Tokyo Olympic body scraps scandal-hit logo
Tokyo's 2020 Olympics organisers on Tuesday scrapped the event's scandal-hit logo in the latest mishap for the Games after a costs furore forced plans for a $2 billion new national stadium to be torn up.
The decision -- which comes amid plagiarism claims and mounting questions about the logo designer's credibility -- caps an embarrassing month for Olympic officials as the ditching of the stadium means a new showpiece may only be ready a few months before the global event.
Japanese Olympic bosses announced their decision at a hastily arranged press conference Tuesday, in a stark reversal just days after they vowed to stand behind the logo and designer Kenjiro Sano.
Officials said their decision was not in response to a Belgian designer's lawsuit that alleged Sano copied his work.
Instead, they pointed to slumping public confidence and evidence that Sano had improperly swiped Internet images to highlight locations where his logo could be displayed.
"We're certain the two logos are different," Toshiro Muto, director general of the Tokyo Organising Committee, said of Belgian Olivier Debie's plagiarism claims.
"But we became aware of new things this weekend and there was a sense of crisis that we thought could not be ignored.
"The reason we're withdrawing (the logo) is because it no longer has public support."
Sano himself has asked that his logo be pulled to avoid damaging the Tokyo Games, Muto added.
"We want to create a new emblem that represents the Tokyo Olympics and that is loved and supported by the public," he said.
There were no details on the timing of a new logo, but Muto said a competition to choose another design would be held at an unspecified date.
While Sano has denied copying Debie's work, he has admitted that his team copied someone else's designs for work they did on a beer promotion campaign for Japanese drinks giant Suntory.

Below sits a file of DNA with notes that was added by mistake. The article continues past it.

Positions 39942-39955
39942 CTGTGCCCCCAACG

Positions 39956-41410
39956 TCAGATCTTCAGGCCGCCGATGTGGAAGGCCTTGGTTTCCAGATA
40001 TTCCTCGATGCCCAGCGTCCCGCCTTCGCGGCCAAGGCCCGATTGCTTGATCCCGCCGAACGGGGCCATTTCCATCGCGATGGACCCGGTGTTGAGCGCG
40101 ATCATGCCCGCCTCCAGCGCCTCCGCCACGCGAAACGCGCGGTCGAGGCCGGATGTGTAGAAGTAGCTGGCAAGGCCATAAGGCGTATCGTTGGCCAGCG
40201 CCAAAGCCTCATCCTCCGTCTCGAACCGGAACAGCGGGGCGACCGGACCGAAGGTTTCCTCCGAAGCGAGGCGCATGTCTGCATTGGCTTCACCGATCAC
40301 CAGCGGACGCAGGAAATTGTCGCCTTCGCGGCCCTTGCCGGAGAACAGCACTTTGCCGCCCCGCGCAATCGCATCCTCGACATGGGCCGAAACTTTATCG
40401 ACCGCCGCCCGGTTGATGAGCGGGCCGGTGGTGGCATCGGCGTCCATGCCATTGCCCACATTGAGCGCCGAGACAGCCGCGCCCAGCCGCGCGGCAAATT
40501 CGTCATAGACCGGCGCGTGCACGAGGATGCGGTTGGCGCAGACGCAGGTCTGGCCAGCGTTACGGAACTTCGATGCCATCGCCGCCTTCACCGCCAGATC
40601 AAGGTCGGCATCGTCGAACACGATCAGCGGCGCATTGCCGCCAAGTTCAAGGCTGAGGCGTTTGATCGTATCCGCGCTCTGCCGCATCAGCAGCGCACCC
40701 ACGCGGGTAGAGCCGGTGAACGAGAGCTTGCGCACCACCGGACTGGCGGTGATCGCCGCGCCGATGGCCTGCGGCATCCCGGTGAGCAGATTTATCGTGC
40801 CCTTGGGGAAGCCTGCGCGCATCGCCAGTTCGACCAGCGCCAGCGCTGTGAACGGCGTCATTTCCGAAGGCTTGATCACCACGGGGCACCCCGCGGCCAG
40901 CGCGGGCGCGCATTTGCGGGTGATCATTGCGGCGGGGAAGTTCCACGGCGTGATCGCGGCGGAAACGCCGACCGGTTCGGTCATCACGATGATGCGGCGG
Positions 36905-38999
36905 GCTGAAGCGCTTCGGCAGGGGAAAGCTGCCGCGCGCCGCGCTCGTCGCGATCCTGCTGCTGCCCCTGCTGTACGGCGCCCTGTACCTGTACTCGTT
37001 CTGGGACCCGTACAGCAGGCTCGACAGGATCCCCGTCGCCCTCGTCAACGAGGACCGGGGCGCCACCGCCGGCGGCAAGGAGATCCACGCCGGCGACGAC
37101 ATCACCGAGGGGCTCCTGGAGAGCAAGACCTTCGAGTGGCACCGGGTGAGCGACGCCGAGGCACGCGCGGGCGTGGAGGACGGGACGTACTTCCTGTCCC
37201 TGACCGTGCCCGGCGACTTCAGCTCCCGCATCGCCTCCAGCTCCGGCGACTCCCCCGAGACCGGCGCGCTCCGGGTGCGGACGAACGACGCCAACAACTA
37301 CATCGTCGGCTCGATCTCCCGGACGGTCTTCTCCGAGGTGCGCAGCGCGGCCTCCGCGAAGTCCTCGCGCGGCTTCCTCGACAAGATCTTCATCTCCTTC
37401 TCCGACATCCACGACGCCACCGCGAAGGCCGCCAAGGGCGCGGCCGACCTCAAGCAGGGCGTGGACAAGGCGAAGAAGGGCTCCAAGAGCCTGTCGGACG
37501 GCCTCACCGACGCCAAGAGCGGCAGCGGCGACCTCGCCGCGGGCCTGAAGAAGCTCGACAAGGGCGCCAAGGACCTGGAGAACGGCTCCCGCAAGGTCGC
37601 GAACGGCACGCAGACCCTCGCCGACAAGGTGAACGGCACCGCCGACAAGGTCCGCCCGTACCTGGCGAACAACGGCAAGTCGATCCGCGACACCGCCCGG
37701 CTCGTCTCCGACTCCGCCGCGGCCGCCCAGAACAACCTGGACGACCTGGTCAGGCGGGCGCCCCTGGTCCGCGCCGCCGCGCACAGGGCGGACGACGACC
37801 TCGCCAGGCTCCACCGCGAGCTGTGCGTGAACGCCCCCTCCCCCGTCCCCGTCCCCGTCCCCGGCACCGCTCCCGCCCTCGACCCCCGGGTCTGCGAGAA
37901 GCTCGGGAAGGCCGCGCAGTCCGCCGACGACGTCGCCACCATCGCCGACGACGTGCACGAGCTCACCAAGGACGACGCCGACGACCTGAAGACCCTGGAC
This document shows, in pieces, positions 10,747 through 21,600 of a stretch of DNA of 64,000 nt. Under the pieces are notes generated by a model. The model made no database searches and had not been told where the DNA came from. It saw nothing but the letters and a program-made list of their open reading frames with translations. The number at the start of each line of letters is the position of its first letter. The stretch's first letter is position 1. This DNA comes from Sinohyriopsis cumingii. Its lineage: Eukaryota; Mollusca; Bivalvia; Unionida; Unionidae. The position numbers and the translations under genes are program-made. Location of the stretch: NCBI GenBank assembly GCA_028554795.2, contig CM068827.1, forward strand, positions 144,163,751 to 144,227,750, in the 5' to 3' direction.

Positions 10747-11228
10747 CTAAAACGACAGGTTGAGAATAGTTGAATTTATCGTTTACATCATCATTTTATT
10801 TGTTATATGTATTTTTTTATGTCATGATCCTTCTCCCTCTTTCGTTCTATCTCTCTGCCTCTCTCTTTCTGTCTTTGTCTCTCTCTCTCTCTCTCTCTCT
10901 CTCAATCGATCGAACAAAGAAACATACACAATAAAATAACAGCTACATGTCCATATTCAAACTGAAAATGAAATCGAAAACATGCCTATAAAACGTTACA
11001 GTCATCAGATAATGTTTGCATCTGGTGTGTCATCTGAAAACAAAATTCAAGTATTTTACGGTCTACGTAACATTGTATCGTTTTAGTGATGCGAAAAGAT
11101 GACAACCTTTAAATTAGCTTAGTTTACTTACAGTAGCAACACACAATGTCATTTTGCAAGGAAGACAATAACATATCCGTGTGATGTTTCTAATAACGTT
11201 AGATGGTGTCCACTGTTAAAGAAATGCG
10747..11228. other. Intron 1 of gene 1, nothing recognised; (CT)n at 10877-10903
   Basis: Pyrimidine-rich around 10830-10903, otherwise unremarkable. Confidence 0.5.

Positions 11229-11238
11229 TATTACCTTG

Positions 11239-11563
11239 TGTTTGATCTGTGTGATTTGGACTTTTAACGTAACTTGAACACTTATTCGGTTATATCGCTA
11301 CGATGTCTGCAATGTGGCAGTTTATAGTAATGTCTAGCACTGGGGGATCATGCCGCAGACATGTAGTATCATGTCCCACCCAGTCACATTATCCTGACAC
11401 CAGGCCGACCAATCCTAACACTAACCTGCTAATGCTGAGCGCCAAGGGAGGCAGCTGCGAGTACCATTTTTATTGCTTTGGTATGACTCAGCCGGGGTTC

An online petition with more than 22,000 signatures has called on officials to choose another image.
- 'Betrayed' -
Tokyo governor Yoichi Masuzoe reacted angrily to news that the committee was going to scrap the emblem.
"This is a matter of credibility, and I want first and foremost for Mr. Sano to explain this fully -- I feel I have been betrayed," he told reporters earlier Tuesday.
In recent days Olympic sponsors including national carrier Japan Airlines have started using the logo in their advertising campaigns, and the changes could deal a blow to lucrative sponsorship deals.
The stadium and logo scandals have become a major embarrassment for Japan, which hosted the 1964 Summer Games.
When Tokyo beat Madrid and Istanbul to host the 2020 event, Japan's capital was widely seen as a safe choice with little chance of major delays or funding problems.
Prime Minister Shinzo Abe had promised "guaranteed delivery" of the world's biggest multi-sports event.
He also brushed aside concerns about the still precarious situation at the Fukushima atomic plant after its tsunami-triggered meltdown in 2011 -- the worst nuclear crisis in a generation.
Tokyo's Olympic emblem has been swept up in controversy since its unveiling in July after Debie said it copied work he had done for a Belgian theatre company.
He took the International Olympic Committee to court to block it from using the logo.
The IOC has rejected the claims and the committee's Muto last week insisted they had no plans to change the logo.
Tokyo's emblem is based around the letter "T" -- for Tokyo, tomorrow and team -- with a red circle said to represent a beating heart.
The theatre's design features a similar shape in white against a black background.
Japanese Olympic officials are still smarting over the national stadium fiasco after Abe ordered plans to be torn up in the face of growing anger over its cost.
It was on track to become the most expensive sports stadium in history.
Last week, Japan said it would slash the cost of the showpiece venue by more than 40 percent, setting a cap of 155 billion yen ($1.28 billion) on construction costs.